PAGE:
Earlier this year China celebrated the eradication of extreme poverty and a new goal of “common prosperity”. MERICS Senior Associate Fellow Bert Hofman assesses the options at China’s disposal for reaching that goal.
Deng Xiaoping famously said, in 1986, “Our policy is to let some people and some areas get rich first to drive and help the backward areas; first advanced areas later have the duty to help the backward areas.” He was speaking at the launch of the Coastal Development Strategy. Most have forgotten the second part, but not the Communist Party of China (CCP). On August 17, 2021 the Central Committee on Economy and Finance (CCEF), chaired by Xi Jinping, announced that “common prosperity” was to be the new goal.
This did not fall from the sky. The 2013 Decisions of the 3rd Plenum of the Central Committee focusing on economic reforms already stated: “We will improve the regulatory mechanism of income redistribution […]. We will regulate excessively high incomes, redefine and clear away hidden incomes, outlaw illegal incomes, increase the incomes of low-income groups, and increase the proportion of the middle-income group in society as a whole.”
With the “moderately prosperous society” achieved, the goalposts are shifting. In January 2021 Xi said in a major speech: “Realizing common prosperity is more than an economic goal. It is a major political issue that bears on our Party’s governance foundation. We cannot allow the gap between the rich and the poor to continue growing – for the poor to keep getting poorer while the rich continue growing richer. We cannot permit the wealth gap to become an unbridgeable gulf.” How will China achieve this new objective?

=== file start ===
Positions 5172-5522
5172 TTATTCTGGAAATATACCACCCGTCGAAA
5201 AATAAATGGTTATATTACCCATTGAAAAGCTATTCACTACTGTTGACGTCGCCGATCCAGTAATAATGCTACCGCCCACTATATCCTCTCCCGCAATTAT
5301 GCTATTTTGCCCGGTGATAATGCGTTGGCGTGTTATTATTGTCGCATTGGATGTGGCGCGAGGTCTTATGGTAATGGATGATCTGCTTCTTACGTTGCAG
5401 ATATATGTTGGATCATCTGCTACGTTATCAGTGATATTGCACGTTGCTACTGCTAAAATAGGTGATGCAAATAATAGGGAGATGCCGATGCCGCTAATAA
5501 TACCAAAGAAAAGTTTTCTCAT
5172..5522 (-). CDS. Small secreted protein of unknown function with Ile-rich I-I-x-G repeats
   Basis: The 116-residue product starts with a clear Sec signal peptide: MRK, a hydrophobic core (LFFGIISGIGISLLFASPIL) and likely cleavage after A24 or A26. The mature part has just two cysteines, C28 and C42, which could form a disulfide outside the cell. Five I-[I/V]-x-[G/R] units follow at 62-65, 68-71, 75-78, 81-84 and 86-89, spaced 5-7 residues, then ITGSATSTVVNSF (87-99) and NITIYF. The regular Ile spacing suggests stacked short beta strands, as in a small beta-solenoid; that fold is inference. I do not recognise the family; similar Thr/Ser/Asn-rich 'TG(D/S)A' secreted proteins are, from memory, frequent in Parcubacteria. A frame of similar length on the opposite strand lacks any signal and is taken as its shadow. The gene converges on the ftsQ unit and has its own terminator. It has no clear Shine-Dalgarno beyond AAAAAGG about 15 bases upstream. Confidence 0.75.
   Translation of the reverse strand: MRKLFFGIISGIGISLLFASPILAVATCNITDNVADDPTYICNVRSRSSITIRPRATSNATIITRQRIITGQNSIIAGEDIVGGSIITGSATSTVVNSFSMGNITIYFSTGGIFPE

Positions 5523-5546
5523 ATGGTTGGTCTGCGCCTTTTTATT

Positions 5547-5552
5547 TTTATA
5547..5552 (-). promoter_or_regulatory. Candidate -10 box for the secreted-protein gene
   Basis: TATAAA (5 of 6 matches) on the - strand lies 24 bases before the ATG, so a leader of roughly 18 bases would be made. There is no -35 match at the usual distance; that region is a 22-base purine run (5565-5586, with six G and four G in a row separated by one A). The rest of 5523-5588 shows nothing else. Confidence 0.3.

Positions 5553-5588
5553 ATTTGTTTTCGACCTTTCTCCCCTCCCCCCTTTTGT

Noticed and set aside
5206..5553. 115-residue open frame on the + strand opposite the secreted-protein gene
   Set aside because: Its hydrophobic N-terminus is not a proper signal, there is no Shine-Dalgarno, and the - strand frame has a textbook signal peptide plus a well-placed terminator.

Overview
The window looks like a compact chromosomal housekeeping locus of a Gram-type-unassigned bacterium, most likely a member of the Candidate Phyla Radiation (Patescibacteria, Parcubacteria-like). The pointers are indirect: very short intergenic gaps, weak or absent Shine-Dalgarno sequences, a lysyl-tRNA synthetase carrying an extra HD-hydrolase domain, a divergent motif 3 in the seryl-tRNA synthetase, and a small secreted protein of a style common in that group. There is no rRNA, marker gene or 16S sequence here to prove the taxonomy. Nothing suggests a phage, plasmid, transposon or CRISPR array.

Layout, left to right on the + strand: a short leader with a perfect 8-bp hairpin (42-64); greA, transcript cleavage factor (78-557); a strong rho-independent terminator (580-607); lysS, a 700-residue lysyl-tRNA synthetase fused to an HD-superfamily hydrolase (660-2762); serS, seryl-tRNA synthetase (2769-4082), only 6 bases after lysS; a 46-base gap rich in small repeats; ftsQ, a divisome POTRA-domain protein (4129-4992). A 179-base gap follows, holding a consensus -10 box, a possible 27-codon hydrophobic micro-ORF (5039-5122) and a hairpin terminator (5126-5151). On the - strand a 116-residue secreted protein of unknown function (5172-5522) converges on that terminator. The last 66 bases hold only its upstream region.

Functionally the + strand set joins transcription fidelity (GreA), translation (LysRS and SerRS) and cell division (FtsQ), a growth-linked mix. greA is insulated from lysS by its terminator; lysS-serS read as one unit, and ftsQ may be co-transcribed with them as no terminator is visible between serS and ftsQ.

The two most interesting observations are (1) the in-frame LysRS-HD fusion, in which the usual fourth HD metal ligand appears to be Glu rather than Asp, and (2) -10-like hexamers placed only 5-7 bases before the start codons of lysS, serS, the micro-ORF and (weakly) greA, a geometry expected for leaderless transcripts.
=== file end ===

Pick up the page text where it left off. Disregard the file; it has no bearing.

Narrowing the gap
Interestingly, China’s policy change comes after a decade of declining income inequality. According to the World Bank, which uses consumption as a basis, the Gini coefficient, a widely used measure of inequality that varies between 0 (complete equality) and 100 (maximum inequality) peaked at a level of 44 in 2011. Since then, it has come down to 38 in 2016, the latest number available. China’s official Gini, published by the National Bureau of Statistics, is income based and now stands at some 47, not much down from the 49 measured at the peak, but down, nevertheless.
The poorest parts of the population are also doing better than average in recent years. In 2016, the income share of the bottom 10 percent of the population was about 2.7 percent, up from 2 percent in 2010. In contrast, the top 10 percent lost income share in the past decade, falling from 32.6 percent in 2010 to 29.4 percent in 2016.
Meanwhile, the labor share in China’s economy is, according to the Penn World Tables, about 0.59, in line with many OECD countries. Indeed, in contrast to the developed world, where labor shares have been declining, China has seen a decade of rise in the labor share.
China does not stand out in wealth inequality either. According to Credit Suisse’s annual report on wealth distribution, in 2019, China’s wealth Gini was 70, which is equal to France’s and hardly up from a decade ago.